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Abstract

Recently, small-sized home appliances have been included in the recycling legislations of Japan. However, since small-sized home appliances have many varieties and individual products are small, it won’t be economically feasible to disassemble each e-waste manually. Thus, combinations of pulverization and physical separation technologies are being discussed. This paper applies pulverization plus physical separation for the basic recycling process of used mobile phones. By applying XRF analysis to classified particles, the paper clarifies that valuable material such as copper, silver, etc are more concentrated in printed circuit board (PCB) and relatively larger particles. Based on the result, the paper shows that separation of PCB-origin particles after rough pulverization can be a good strategy for low-cost and high-quality material recycling. Plus, the paper proposes a basic concept of a totally new recycling process so-called “remote separation,” for the future studies.

۱٫ Introduction

Electrical and electronic equipment (EEE) are popular in recent world and have large impacts on environment. Recently in Japan, non-recycled products so-called “urban mine [1]” are the targets of discussion. Since the urban mine contains electronic products such as PCs, mobile phones, etc., it is said that considerable amounts of critical metals are being abandoned. Especially for small and medium-sized e-waste, no legislations to promote recycling and circular economy had existed. Because of the smallness, these products are often hibernated or dumped as municipal wastes, after the product life. As a countermeasure to this situation, a new recycling legislation to cover used small and medium sized e-waste has been discussed [2] and started from April, 2013. In the new legislation, recycling fee is not collected from consumers, unlike the large-sized e-waste such as air conditioner, refrigerator, etc. Thus, new social system for recycling should be economically profitable without any subsidy or recycling fee from consumers. Although small-sized e-wastes contain relatively higher concentrations of valuable metals, manual disassembly of such products is very time consuming and will be a cost driver. Therefore, a more automated recycling process than the recycling process of large-sized e-waste will be necessary to promote recycling of small-sized e-waste. The purpose of this paper is to propose a totally new concept for recycling operations which can reduce the cost for recycling of small-sized e-waste drastically, and to collect some fundamental data to discuss the feasibility of the new method.

۲٫ Target product

Since there are too many variations of small-sized e-waste, this paper focuses on used mobile phones. Used mobile phones contain valuable metals compared to other small-sized e-waste. (Table 1, Original data from [2].) As shown in the table, most of Nd which can be potentially recovered from small-sized e-waste is contained in used mobile phones. About Pd, W, La and Au, nearly or more than half of the metals contained in small-sized e-waste are contained in used mobile phones. In addition, mobile phones are one of the most common electronic products in Japan and its ownership rate is over 80%. It means that huge amount of used products are currently hibernated in personal homes, and will be emitted from now. Thus, the paper focuses on a process design to enhance recycling efficiency from used mobile phones.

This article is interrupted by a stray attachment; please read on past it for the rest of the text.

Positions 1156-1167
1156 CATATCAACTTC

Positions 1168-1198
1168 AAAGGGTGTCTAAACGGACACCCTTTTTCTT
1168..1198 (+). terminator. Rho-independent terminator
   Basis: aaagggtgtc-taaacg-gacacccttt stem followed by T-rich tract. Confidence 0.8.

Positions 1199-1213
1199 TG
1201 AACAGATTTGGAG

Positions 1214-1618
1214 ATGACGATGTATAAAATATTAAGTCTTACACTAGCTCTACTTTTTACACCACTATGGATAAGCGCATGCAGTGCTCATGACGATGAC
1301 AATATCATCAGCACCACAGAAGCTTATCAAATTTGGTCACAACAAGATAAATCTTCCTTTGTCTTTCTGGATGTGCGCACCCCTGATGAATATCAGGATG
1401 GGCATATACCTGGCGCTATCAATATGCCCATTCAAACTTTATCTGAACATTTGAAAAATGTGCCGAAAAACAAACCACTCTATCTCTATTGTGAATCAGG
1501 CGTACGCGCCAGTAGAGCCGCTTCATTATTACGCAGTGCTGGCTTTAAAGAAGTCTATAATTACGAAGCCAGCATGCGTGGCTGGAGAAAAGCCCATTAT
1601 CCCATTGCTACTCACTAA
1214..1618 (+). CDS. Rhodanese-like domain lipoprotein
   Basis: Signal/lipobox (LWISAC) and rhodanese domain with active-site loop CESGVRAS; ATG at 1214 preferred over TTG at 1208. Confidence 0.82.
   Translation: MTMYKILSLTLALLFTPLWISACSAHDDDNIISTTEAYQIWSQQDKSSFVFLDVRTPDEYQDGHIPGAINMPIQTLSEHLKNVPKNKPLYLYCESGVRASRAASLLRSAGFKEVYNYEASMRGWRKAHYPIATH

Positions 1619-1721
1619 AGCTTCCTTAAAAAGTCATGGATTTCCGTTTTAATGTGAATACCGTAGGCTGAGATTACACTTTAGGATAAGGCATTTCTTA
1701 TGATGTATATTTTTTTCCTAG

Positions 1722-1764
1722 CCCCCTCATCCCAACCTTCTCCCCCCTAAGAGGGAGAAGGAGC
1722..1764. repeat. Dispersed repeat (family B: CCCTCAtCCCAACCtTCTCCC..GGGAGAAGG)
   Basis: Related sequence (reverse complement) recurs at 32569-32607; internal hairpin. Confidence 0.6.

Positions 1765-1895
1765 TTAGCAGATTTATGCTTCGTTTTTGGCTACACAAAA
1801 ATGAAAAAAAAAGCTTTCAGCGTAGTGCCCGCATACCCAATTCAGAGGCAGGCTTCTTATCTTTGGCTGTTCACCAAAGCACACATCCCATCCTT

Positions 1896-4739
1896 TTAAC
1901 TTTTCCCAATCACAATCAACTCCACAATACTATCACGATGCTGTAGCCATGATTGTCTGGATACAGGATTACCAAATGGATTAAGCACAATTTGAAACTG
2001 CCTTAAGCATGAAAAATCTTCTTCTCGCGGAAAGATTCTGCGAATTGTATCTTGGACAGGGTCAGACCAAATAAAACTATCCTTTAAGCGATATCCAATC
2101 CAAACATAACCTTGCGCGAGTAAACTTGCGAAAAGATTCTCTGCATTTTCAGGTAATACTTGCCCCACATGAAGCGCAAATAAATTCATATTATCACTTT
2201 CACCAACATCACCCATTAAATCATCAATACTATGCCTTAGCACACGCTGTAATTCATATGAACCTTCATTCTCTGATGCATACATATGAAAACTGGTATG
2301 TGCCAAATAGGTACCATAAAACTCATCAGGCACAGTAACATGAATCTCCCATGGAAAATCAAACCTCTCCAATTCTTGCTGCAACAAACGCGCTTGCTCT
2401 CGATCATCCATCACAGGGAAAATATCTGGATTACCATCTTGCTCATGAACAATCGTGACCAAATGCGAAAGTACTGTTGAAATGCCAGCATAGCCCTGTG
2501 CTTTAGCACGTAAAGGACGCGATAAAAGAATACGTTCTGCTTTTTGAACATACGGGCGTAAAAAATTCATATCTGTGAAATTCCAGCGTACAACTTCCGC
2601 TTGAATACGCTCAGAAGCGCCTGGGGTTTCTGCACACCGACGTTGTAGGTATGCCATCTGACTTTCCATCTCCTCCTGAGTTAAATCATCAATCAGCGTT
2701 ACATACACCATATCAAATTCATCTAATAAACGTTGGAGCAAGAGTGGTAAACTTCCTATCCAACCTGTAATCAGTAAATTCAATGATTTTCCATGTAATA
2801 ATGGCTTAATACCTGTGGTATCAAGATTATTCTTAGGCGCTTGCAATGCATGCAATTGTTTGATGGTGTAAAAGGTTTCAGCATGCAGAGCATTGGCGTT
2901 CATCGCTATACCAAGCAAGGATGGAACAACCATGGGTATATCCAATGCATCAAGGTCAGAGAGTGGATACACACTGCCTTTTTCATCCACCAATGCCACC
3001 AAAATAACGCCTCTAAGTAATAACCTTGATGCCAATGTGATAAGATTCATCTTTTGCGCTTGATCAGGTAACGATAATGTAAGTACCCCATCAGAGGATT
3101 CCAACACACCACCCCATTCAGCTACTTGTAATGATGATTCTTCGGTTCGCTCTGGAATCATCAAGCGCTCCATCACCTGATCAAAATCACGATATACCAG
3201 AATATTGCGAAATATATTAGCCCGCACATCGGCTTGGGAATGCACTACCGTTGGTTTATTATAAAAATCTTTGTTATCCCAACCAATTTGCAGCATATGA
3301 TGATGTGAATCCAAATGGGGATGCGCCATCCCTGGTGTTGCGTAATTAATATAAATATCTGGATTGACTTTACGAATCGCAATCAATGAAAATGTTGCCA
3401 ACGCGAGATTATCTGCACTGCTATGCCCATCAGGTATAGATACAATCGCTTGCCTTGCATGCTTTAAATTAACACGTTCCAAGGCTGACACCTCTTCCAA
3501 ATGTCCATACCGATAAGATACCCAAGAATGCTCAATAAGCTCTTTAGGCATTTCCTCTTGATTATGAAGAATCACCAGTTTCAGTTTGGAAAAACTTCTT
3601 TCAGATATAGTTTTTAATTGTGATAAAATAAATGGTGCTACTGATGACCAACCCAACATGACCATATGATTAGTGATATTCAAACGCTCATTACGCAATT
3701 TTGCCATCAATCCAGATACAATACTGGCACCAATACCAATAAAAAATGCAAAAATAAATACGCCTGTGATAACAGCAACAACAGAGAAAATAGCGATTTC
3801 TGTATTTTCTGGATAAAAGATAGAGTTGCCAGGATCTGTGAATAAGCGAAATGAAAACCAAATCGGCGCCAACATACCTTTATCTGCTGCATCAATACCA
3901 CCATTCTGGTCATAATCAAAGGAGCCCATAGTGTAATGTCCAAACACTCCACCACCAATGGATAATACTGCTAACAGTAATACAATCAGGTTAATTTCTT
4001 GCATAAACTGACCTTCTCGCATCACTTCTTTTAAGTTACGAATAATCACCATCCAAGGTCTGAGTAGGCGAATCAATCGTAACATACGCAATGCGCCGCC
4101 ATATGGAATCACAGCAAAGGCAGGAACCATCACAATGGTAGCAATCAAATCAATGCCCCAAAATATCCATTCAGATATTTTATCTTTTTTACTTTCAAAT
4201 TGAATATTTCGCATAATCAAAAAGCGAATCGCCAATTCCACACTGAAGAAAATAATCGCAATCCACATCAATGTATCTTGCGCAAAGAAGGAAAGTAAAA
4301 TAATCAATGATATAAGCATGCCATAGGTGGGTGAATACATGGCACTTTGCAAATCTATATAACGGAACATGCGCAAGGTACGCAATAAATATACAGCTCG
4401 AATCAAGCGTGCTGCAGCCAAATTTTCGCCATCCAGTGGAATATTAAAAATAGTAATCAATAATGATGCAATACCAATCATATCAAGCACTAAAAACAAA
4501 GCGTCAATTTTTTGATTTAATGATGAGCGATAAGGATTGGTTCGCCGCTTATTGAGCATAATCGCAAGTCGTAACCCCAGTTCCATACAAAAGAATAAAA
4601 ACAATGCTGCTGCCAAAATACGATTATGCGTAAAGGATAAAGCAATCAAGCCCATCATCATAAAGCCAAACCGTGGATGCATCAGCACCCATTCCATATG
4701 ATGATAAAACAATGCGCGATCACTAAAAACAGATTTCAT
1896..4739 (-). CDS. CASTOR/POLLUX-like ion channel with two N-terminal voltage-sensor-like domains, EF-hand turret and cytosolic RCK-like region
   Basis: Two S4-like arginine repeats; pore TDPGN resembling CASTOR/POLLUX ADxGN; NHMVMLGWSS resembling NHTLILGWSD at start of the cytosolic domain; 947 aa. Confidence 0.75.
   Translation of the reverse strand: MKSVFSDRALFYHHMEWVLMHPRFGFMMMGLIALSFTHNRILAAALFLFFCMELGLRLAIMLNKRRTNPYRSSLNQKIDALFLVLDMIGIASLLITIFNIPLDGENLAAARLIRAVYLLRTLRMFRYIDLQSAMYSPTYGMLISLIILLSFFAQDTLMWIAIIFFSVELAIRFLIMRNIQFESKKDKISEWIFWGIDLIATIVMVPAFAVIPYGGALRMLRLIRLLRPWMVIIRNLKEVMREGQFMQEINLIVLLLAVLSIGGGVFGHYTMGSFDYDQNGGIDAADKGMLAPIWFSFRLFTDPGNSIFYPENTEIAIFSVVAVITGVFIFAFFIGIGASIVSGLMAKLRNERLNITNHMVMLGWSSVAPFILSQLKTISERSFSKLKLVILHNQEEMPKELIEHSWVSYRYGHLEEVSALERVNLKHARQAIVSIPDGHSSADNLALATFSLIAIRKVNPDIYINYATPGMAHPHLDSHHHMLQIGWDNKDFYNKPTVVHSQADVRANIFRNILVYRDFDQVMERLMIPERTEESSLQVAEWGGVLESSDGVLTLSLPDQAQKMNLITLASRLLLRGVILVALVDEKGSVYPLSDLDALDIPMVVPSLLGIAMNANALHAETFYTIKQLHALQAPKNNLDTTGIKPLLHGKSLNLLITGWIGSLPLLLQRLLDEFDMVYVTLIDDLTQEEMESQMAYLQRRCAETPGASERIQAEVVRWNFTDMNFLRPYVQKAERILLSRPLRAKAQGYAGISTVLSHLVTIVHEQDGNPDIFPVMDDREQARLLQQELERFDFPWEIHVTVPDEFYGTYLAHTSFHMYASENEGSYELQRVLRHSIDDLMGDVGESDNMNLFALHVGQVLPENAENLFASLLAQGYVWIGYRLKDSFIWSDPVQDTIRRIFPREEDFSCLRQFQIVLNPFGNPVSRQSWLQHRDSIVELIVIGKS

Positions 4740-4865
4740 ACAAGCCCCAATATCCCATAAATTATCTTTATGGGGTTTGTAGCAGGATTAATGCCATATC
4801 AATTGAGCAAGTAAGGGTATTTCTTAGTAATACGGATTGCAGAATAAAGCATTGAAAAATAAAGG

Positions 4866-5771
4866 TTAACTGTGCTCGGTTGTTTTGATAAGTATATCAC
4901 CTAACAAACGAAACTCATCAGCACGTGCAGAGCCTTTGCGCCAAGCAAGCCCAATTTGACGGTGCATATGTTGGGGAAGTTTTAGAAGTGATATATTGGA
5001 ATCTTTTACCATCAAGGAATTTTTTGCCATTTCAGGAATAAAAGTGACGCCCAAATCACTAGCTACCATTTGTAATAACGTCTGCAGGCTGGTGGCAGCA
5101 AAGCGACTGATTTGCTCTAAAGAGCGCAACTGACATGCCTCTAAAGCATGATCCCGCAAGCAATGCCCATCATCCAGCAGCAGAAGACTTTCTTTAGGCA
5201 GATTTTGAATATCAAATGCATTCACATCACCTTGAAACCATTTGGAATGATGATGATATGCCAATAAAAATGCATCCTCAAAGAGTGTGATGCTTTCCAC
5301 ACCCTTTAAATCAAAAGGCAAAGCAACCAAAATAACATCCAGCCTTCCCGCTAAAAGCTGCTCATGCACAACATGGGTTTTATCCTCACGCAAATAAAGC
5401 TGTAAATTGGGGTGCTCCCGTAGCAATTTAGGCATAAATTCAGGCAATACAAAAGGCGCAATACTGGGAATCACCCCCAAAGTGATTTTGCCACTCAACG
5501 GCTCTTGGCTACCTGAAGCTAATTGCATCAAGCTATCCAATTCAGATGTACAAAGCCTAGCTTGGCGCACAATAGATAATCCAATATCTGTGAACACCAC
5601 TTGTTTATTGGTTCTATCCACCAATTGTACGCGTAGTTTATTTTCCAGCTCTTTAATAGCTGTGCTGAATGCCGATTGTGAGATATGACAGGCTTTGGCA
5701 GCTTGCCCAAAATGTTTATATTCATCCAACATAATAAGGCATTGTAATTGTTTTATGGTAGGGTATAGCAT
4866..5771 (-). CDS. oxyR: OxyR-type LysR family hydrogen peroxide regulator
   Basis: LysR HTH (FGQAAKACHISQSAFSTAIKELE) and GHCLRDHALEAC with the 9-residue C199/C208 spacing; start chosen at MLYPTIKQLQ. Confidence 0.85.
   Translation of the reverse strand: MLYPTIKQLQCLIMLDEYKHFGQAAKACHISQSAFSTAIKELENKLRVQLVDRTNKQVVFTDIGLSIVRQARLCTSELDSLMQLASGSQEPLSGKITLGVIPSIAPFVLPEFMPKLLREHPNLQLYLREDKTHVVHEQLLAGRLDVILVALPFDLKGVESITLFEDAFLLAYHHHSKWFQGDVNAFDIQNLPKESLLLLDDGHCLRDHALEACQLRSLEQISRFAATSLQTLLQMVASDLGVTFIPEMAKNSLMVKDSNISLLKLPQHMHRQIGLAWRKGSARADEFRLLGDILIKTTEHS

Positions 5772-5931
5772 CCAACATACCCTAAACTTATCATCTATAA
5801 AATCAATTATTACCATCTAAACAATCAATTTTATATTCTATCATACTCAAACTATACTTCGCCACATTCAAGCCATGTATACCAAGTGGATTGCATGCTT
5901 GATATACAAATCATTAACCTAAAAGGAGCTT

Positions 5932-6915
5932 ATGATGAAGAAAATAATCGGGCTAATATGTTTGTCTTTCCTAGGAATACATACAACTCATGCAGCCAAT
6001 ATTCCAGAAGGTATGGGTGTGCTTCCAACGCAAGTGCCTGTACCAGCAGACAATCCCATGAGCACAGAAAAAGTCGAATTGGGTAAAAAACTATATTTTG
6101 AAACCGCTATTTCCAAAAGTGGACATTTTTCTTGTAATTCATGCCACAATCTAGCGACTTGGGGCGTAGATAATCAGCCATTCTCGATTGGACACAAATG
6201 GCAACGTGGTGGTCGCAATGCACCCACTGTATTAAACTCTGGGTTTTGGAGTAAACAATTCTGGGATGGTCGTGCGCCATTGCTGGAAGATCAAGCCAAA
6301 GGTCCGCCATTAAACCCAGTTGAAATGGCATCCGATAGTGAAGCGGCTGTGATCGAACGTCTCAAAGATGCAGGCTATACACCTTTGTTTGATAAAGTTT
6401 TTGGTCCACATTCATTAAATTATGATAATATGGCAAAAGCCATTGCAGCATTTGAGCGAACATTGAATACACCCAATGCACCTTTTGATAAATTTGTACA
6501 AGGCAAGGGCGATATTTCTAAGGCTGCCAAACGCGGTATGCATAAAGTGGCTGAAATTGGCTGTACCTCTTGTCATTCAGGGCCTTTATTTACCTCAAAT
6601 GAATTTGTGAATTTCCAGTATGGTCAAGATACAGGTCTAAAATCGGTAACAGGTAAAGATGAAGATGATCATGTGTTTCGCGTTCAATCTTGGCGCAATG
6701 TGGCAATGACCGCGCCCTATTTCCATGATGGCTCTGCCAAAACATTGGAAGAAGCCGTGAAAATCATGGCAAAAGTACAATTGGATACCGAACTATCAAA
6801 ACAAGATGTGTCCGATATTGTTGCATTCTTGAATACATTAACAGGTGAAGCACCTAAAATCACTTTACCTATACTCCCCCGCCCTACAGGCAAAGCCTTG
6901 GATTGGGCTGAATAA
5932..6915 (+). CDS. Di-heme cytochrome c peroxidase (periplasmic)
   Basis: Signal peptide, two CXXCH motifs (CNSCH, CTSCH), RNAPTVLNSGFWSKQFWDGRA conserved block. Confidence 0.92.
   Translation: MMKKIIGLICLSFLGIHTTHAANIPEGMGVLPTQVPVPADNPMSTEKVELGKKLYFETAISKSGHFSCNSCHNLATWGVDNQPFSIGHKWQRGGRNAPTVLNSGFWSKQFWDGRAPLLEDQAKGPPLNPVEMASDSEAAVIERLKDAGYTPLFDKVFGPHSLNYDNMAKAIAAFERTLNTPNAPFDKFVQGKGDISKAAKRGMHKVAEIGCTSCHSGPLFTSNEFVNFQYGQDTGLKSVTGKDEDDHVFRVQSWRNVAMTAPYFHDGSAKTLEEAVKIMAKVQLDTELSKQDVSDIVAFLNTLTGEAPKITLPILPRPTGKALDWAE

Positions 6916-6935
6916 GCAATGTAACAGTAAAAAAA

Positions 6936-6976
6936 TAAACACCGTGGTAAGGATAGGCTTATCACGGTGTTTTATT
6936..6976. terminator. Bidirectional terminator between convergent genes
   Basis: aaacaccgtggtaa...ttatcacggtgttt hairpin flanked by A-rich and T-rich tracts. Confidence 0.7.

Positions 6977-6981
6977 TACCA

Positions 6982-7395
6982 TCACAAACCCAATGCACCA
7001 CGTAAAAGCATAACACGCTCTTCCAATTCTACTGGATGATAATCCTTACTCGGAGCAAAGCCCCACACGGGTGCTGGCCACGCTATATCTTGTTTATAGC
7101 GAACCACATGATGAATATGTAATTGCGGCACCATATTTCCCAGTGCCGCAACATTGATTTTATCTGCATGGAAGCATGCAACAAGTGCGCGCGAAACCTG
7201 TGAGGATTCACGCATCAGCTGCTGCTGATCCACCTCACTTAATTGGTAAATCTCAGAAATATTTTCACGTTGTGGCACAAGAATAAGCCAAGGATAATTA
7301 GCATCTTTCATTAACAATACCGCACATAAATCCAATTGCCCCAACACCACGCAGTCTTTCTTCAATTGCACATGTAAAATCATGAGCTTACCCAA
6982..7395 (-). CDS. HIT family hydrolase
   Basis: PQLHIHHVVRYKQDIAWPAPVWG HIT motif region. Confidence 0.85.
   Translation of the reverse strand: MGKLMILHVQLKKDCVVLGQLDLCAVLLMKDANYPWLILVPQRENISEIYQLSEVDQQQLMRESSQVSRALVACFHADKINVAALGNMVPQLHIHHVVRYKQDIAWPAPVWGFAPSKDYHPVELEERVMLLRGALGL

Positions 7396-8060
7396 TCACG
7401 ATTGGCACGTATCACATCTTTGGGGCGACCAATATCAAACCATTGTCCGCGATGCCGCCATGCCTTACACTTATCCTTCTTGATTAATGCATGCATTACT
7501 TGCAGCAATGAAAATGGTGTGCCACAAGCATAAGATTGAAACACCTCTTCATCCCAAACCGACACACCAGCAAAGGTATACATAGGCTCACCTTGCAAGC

۳٫ Proposal on a remote process for e-waste recycling

۳٫۱٫ The original concept Reducing disassembly cost is one of the keys to improve cost-profit balance of e-waste recycling. Simply, operating manual disassembly processes at locations where labor costs are more inexpensive, will be effective in reducing the recycling cost. However, exporting used products which contain considerable critical metals and rare earths is not welcomed, in the aspect of Japanese resource securing policy. At the same time, outflow of “waste” is restricted by Basel Convention. In the existing paper [3], a basic concept of remote recycling system utilizing tele-operation technologies was proposed as a countermeasure of this problem. The concept was named tele-inverse manufacturing. The feature of the model is that the operations for recycling are carried out via tele-operation. Fig.1 illustrates the basic concept. Suppose that e-waste is located at location B and it is processed at the location. However, in tele-inverse manufacturing, the operators do not stay at the same location. They can stay at a different location and carry out recycling processes by teleoperation.

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